38 And he arose and left the synagogue and entered Simon’s house. Now Simon’s mother-in-law was ill with a high fever, and they appealed to him on her behalf. 39 And he stood over her and rebuked the fever, and it left her, and immediately she rose and began to serve them.
40 Now when the sun was setting, all those who had any who were sick with various diseases brought them to him, and he laid his hands on every one of them and healed them. 41 And demons also came out of many, crying, “You are the Son of God!” But he rebuked them and would not allow them to speak, because they knew that he was the Christ.
Jesus Preaches in Synagogues
42 And when it was day, he departed and went into a desolate place. And the people sought him and came to him, and would have kept him from leaving them, 43 but he said to them, “I must preach the good news of the kingdom of God to the other towns as well; for I was sent for this purpose.” 44 And he was preaching in the synagogues of Judea.

-Luke 4:38-44, ESV

Sent by the Father and empowered by the Holy Spirit, Jesus is a man on a mission. He worked while it was still day because the night was coming (John 9:4). He is wisdom incarnate and therefore numbered his days. God did not send His Son into the world to merely live among His creatures. The Lord of Glory (1 Cor 2:8) entered into history to accomplish a goal and win a prize. Before the work of creation, Jesus was foreordained (1 Pet 1:20) to accomplish the work of redemption for people chosen by the Father (1 Pet 1:2). Jesus had a specific purpose that all of human history would rely upon or perish. That is not hyperbole. Jesus was sent by the Father to suffer for His people in life and death and win their salvation. Upon the completion of Jesus’ work, He would be crowned with glory and honor as the resurrected and eternal King of all (Phil 2:9-11). That is why Jesus wouldn’t settle down in any one place. He was on a journey from the day of His birth, and even death couldn’t stop Him from simply visiting along His path to glory.  

From Demons to Diseases.

Jesus heals everyone who comes to Him. Everyone. This is probably the most endearing characteristic of Jesus in our culture today. The image of Jesus kindly healing each person who appealed to Him is a wonderful truth for the Christian to celebrate. Even secular society around us appreciates this aspect of our King’s first advent. Jesus standing with outstretched arms, ready to receive all who would come, is a beautifully true and powerful picture. 

Both dangerous Demoniacs and faith-filled old ladies fighting a fever are welcomed equally by the Great Physician. All suffering is not equal, but it is all real. Peter’s mother-in-law was sick, and the gut-wrenching uncertainty of her ability to overcome disease naturally weighed heavy on his heart. Is a fever the most terrible of diseases? No, but it was truly terrible for that older woman and her family that loved her so dearly. Jesus would not overlook even the smallest infirmities because He comes to take all upon Himself to cure us all.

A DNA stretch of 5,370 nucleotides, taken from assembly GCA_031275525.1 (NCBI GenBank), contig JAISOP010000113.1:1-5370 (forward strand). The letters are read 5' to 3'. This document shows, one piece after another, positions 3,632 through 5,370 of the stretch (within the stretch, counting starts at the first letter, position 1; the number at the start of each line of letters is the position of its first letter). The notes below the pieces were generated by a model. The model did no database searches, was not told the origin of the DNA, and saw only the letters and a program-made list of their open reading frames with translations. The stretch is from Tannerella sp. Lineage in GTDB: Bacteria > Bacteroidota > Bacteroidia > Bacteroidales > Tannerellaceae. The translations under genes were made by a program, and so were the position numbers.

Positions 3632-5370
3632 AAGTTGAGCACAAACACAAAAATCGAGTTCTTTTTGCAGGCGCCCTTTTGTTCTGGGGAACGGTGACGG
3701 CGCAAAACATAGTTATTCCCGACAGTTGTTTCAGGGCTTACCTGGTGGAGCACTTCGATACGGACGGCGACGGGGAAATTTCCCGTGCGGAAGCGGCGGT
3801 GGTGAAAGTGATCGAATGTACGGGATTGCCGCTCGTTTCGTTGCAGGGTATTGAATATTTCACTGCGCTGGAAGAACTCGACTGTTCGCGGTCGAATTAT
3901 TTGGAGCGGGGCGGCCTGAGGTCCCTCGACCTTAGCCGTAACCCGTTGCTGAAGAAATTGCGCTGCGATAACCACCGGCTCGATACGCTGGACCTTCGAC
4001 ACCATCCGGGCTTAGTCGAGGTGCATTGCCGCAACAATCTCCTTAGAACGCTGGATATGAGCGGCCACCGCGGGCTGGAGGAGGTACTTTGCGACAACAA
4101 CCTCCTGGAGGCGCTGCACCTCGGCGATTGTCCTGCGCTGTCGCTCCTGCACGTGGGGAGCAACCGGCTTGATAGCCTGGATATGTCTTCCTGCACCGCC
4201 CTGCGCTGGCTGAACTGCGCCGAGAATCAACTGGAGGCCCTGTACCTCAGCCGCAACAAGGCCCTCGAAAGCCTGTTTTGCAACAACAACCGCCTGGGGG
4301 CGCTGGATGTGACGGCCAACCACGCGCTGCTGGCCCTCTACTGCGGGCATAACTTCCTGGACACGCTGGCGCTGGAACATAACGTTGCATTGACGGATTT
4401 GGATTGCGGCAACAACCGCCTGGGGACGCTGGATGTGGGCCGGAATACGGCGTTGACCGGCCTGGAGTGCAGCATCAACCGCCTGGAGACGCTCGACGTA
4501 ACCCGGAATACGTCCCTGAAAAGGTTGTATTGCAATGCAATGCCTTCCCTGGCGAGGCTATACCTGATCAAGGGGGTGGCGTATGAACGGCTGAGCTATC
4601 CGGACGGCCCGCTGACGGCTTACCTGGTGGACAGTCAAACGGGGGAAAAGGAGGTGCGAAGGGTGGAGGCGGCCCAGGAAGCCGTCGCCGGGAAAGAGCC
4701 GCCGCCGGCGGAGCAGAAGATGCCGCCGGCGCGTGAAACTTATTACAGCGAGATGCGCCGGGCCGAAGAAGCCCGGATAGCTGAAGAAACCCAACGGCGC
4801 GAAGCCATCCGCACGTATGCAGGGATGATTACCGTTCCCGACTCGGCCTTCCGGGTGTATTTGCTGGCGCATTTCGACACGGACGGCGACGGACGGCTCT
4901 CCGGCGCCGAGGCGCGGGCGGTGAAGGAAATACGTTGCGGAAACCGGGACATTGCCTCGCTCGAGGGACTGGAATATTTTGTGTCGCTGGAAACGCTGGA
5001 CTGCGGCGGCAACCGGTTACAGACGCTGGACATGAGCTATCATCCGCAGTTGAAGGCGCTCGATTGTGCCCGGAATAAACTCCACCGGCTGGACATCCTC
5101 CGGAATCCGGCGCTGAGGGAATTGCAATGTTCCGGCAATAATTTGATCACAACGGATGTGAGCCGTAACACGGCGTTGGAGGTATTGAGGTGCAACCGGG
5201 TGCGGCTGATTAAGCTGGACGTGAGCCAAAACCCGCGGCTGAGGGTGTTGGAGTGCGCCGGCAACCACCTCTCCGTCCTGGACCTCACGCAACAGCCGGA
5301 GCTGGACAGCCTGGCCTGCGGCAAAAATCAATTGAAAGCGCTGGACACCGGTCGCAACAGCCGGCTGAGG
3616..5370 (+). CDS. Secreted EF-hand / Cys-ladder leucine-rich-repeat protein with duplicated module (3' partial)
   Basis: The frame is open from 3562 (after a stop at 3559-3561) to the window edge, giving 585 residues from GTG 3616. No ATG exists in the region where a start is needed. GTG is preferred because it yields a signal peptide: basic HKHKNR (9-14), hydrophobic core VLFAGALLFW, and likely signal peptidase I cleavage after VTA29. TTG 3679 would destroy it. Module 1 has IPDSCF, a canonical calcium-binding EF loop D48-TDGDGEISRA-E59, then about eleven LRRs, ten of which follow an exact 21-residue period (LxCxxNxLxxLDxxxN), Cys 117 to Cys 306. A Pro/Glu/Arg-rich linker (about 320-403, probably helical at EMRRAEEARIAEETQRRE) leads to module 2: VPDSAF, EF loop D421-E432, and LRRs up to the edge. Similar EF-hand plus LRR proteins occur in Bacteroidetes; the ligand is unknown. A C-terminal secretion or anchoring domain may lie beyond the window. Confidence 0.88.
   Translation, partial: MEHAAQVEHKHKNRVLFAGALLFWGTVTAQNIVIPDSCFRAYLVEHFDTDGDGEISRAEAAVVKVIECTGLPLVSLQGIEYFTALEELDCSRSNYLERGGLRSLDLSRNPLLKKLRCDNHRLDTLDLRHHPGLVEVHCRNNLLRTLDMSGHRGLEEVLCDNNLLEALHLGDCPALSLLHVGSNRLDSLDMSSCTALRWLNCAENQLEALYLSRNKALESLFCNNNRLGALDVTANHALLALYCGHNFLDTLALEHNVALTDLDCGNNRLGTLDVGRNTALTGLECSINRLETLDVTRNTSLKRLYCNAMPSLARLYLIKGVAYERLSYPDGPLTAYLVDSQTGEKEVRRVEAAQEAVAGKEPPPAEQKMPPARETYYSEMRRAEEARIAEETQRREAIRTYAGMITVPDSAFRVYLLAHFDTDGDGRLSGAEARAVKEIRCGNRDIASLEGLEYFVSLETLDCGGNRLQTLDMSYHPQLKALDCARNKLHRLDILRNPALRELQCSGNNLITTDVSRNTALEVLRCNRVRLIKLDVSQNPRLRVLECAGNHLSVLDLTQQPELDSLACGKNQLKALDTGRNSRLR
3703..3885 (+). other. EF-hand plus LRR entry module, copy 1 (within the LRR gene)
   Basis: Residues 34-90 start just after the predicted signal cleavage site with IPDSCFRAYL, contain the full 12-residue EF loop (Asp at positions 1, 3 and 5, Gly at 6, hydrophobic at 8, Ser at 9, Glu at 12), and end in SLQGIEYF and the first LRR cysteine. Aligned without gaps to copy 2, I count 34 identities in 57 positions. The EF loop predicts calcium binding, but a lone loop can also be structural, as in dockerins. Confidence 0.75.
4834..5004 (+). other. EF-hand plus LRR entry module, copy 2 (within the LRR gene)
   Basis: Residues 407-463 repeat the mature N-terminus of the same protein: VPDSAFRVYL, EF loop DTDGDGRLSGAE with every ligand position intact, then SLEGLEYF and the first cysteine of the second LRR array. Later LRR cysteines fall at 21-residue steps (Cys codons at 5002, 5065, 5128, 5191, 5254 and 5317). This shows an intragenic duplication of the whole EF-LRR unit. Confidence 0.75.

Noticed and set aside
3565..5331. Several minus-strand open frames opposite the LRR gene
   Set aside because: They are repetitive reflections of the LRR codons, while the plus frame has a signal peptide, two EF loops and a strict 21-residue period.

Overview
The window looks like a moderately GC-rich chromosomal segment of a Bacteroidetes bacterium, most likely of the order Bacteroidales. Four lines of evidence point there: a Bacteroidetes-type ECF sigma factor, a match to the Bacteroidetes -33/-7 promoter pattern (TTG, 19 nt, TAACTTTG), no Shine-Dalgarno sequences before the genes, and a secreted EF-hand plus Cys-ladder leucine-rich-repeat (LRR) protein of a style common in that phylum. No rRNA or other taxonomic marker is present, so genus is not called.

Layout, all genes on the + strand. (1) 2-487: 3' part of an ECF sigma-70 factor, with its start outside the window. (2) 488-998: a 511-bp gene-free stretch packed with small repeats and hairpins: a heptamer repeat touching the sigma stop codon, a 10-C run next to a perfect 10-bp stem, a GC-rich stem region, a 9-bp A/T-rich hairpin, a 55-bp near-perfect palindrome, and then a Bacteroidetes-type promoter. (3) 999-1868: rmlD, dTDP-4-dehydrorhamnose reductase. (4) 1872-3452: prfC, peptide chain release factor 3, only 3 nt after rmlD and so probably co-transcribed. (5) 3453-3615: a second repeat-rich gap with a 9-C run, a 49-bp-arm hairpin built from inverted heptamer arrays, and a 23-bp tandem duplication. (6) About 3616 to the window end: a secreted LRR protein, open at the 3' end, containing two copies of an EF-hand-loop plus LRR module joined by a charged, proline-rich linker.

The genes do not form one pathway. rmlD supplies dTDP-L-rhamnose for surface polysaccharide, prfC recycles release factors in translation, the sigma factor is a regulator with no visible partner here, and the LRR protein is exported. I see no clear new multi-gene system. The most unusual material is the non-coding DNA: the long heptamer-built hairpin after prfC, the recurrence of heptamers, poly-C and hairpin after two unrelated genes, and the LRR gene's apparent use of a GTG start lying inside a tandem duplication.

The man possessed with a devil is not so far gone that he is out of Jesus’ reach. Christ can and will heal all who come to Him. Jesus does not avoid those who suffer most in this life at the hands of physical and mental illness. Our Saviour is not a two-bit con man selling snake oil and a prayer. He is the Healer, and none who feel hopeless are without hope when they embrace Him. Jesus can heal, He does heal, and His healing is absolute. 

The Problem of Finitude.

The crowds of people loved Jesus and genuinely desired His friendship and daily presence, but Jesus could not stay. He loved them in too. His love for them was far deeper than they could know, but Jesus had a mission to accomplish. Did Jesus have competing loves? Surely He loved His friends, but did He choose to never stay in one place too long because His love for ministry was edging out His love for those beloved neighbors? No. In fact, it was Jesus’ love for His people that drove Him to keep moving on and never settling down. Christ wasn’t choosing to move on and minister in other towns because He had competing loves. His work of redeeming those neighbors required His unshakable commitment to His itinerary. It saddened His friends to see Him leave, and he felt the bittersweet emotions of wishing to stay today but staying the course to attain His final goal for tomorrow. 

Have you ever wished you could be in two places at the same time? Can you imagine the frustration Jesus might have felt? Frustration could be the wrong word to describe the feeling, but He is God incarnate, and therefore according to His divine nature, He knows what it is to be infinite, yet according to His human nature, He knows what it is to be finite. His friends in Capernaum could use His continued presence and teaching, but Jesus must also travel to the surrounding cities. Jesus’ ascension will ultimately solve that problem of finitude through the outpouring of the Spirit of Christ (Rom 8:9) on the day of Pentecost. Still, for now, Jesus is in Capernaum today and Bethsaida tomorrow. 

Same story, different day.

Preaching in the synagogues was a common occurrence for Jesus in the early days of His ministry. Friend or foe, neither could deter Jesus from His march on the gates of Hell. He came to seek and save the lost (Luke 19:10), and even the Devil himself was powerless to stop the conquering King. Day after day, He would heal the sick, preach the gospel, and faithfully perform all that the law of God required of Him. His ministry pace was dizzying, but He was able. Christ healed diseases, give sight to the blind, hearing to the deaf, strength to the lame, cleansed lepers, cast out devils, and so much more. Day after day, He repeated His work without complaint. His people never went a day without needing Him, so He never took a break from being the Saviour of the world. Thankfully, He never will.